Last week, the National Telecommunications and Information Administration (NTIA) released an updated version of their most frequently asked questions (FAQs) on the Broadband Equity, Access, and Deployment (BEAD) Program. With $42.45 billion in high-speed internet grants at stake for states and territories, NTIA continues to evaluate and answer questions stakeholders have when applying for and distributing BEAD funding.
Tom Cohen, Fiber Broadband Association Chief Regulatory Counsel and Partner at Kelley Drye & Warren LLP, and Michael Romano, Executive Vice President at NTCA–The Rural Broadband Association, dove into the latest FAQ release as well as other BEAD factors on this week’s Fiber For Breakfast to share their observations.
“This most recent round of FAQs went a level deeper and addressed a number of the questions people have posed since the NOFO was released,” said Romano. “It answered some of the most interesting ones that we're pressing right now. And there are some common indications that there's going to be another round of FAQs.”
NTIA indicated that there could be some eligible uses of BEAD grant funding for operational expenses and for more traditional capital expenditures and discussed what areas are unserved and how reliable broadband fits into the program. The new FAQs also defined extremely high-cost locations and offered clarification on workforce requirements (no mandates for unionized labor), and it explained how assets are to be handed and what federal stake will be held over the lifetime of a network.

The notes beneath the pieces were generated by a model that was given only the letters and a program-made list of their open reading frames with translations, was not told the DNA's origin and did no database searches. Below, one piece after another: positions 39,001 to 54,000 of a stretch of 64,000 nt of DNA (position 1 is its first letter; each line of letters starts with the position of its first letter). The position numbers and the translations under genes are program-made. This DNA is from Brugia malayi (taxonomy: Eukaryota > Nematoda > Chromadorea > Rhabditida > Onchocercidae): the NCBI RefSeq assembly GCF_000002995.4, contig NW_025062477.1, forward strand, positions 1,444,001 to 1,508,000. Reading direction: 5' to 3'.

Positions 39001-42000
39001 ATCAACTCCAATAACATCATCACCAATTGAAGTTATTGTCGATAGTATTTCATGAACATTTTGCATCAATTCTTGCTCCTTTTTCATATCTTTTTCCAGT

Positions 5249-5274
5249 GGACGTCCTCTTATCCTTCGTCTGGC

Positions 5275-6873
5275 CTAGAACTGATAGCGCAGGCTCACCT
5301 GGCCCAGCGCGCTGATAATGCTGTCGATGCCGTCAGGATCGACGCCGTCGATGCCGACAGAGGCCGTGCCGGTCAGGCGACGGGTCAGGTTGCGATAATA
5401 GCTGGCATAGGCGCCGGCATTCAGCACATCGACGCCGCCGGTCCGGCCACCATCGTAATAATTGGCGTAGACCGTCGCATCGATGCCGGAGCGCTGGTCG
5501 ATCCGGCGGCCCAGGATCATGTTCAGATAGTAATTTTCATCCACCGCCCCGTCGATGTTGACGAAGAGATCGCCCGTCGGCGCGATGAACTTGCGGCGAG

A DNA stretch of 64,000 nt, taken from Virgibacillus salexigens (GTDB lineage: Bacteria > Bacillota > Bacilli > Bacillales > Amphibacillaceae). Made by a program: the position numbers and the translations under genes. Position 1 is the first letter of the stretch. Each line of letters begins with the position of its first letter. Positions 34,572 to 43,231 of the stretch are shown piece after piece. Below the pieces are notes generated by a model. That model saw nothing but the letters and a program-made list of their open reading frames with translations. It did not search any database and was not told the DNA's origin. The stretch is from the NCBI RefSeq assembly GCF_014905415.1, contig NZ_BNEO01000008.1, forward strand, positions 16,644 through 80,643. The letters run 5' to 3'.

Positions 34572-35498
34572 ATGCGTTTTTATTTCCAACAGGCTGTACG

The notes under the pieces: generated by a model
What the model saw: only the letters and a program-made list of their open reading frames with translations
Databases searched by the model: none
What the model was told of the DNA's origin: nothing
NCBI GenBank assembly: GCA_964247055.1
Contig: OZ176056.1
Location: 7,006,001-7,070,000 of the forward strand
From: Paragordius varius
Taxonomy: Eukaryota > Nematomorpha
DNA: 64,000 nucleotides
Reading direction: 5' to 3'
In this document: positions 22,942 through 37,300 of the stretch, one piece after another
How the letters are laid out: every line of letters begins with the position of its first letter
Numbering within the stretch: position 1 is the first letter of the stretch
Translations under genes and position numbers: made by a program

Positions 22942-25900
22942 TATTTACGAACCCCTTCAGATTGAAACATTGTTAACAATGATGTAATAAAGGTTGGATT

Cohen said everyone was waiting to get a better idea of grant timing, with the role of a multi-round challenge process being very important and something NTIA is not going to rush. “They want everyone out there to engage seriously in the challenge process at the FCC,” he said. “They want those maps to be accurate. They don't want to be criticized later on for short circuiting somebody's allocation.”
The first version of the new FCC maps – “Version 1.0” as Cohen titled it – is expected to come out in late November, but a ‘pencils down’ corrected version is not expected to come out until mid-2023 at the earliest, with challenges made around the fabric of the maps, the validity of the data used in the maps, and which entities are providing broadband services.
“I think all three areas of challenge processes are important,” Romano stated. “They are time consuming, but they are a feature, not a bug of the process. I think they’re going to lead to better decision-making, better identification, and better targeting of the areas that need support and funding. But it’s the process we need to follow because it’s the law and because it’s going to end up with funding getting to the right places.”
For more insight into the latest BEAD FAQs, listen to the latest Fiber For Breakfast podcast.